AB - A radar design that has proved effective for monitoring insect migratory flights employs a vertical beam in which rotating linear polarization is combined with a very narrow-angle conical scan - the “ZLC configuration”. The rather complicated echo-intensity time series produced when an individual insect traverses the radar's beam contains information about the insect's size, shape, orientation, and trajectory. However, retrieval of the various parameters is not always successful and some types of targets and target traverses are more vulnerable to processing failure than others. Variations in the ability of a profiling radar to detect targets of different sizes and at different heights are understood and can be corrected for if the target sizes and speeds are known (as is the case with a fully analyzed ZLC echo), but differences in processing success rates represent an additional source of bias. This preliminary study identifies height, the peak signal intensity, and target numbers as factors affecting processing yield, and presents some examples to illustrate how they act. These three quantities are available for all detected targets, as is required for use in any scheme for taking account of processing losses when generating profiles of target density (and other measures of insect activity of value to entomologists)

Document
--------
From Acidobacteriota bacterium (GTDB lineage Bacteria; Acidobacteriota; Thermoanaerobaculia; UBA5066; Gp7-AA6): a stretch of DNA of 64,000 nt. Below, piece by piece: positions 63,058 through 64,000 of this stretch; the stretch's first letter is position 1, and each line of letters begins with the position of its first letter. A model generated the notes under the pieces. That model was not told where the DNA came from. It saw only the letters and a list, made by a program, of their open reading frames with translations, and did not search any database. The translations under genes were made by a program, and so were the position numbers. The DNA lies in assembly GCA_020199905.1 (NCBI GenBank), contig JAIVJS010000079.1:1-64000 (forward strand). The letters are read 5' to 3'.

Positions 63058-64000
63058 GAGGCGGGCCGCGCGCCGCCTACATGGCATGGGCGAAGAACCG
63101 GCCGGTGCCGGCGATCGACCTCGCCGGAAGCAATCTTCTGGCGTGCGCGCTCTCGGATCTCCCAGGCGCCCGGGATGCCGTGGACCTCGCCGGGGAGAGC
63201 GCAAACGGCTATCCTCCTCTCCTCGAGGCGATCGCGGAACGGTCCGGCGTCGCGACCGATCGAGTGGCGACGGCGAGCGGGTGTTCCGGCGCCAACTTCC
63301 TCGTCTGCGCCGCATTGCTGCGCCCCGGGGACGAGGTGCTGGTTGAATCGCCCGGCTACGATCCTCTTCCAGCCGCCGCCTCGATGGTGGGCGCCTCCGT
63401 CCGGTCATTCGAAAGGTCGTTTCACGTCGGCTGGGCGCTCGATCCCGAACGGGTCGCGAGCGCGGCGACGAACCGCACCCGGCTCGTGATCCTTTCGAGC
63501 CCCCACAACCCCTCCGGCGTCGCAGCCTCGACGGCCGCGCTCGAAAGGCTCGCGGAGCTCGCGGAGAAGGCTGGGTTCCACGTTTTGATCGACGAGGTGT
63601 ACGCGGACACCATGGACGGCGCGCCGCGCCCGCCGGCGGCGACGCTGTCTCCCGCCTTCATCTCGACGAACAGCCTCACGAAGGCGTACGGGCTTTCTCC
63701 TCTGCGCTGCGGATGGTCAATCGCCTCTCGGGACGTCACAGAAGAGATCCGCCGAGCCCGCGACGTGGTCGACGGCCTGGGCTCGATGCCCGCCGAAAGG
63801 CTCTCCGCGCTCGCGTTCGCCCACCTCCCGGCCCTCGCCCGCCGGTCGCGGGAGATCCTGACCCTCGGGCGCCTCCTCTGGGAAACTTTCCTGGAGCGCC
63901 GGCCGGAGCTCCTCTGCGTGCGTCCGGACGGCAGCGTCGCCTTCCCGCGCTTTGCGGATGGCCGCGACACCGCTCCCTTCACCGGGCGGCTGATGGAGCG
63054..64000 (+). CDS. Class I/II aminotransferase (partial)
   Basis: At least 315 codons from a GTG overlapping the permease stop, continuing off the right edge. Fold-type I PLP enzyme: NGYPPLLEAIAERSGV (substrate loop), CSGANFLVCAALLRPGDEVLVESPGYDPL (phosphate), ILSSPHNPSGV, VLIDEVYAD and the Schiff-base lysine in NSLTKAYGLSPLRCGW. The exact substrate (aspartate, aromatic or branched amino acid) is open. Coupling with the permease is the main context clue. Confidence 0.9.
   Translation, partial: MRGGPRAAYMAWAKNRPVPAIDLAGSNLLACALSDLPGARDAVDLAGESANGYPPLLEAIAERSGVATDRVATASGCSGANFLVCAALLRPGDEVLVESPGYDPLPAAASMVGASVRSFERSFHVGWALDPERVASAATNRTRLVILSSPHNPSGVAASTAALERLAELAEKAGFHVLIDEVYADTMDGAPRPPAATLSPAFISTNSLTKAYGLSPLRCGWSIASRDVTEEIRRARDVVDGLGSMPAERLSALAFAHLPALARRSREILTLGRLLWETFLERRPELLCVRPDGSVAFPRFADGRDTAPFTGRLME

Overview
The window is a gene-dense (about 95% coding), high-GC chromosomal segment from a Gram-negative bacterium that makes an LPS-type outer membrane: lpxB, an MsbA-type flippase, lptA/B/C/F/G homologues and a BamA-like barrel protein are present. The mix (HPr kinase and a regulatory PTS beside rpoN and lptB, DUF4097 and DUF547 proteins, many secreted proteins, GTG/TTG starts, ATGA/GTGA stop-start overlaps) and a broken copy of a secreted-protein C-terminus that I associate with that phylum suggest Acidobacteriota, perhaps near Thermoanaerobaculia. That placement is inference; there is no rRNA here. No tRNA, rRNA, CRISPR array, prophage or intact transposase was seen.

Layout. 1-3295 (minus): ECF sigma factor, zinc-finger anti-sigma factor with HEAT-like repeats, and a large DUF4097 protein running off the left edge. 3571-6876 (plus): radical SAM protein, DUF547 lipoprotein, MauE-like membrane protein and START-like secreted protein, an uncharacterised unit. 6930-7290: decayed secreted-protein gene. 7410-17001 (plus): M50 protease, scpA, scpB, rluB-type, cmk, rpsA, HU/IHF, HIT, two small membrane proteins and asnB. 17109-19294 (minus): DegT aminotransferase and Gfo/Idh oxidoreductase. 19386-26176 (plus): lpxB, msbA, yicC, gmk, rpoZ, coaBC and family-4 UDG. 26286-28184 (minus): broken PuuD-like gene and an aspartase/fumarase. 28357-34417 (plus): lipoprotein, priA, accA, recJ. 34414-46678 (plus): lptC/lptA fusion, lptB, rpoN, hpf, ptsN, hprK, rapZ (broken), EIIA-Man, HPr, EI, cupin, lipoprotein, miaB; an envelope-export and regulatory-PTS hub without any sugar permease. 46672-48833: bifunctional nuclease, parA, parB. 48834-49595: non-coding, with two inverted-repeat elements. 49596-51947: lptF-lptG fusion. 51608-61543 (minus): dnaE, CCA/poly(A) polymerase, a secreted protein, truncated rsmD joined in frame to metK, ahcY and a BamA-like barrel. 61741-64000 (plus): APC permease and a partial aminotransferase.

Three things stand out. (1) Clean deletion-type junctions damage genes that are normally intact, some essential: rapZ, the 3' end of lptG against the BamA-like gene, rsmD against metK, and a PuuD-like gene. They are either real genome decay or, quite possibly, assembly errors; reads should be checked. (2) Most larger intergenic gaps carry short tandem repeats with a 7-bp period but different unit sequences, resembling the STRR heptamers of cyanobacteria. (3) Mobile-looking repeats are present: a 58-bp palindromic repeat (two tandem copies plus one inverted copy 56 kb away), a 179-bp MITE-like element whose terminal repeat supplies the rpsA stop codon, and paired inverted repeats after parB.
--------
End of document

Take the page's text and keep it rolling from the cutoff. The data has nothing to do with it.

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    Drake VA. Signal processing for ZLC-configuration insect monitoring radars: yields and sample biases. In Crisp D, editor, 2013 International Conference on Radar. USA: IEEE, Institute of Electrical and Electronics Engineers. 2013. p. 298-303 https://doi.org/10.1109/RADAR.2013.6652002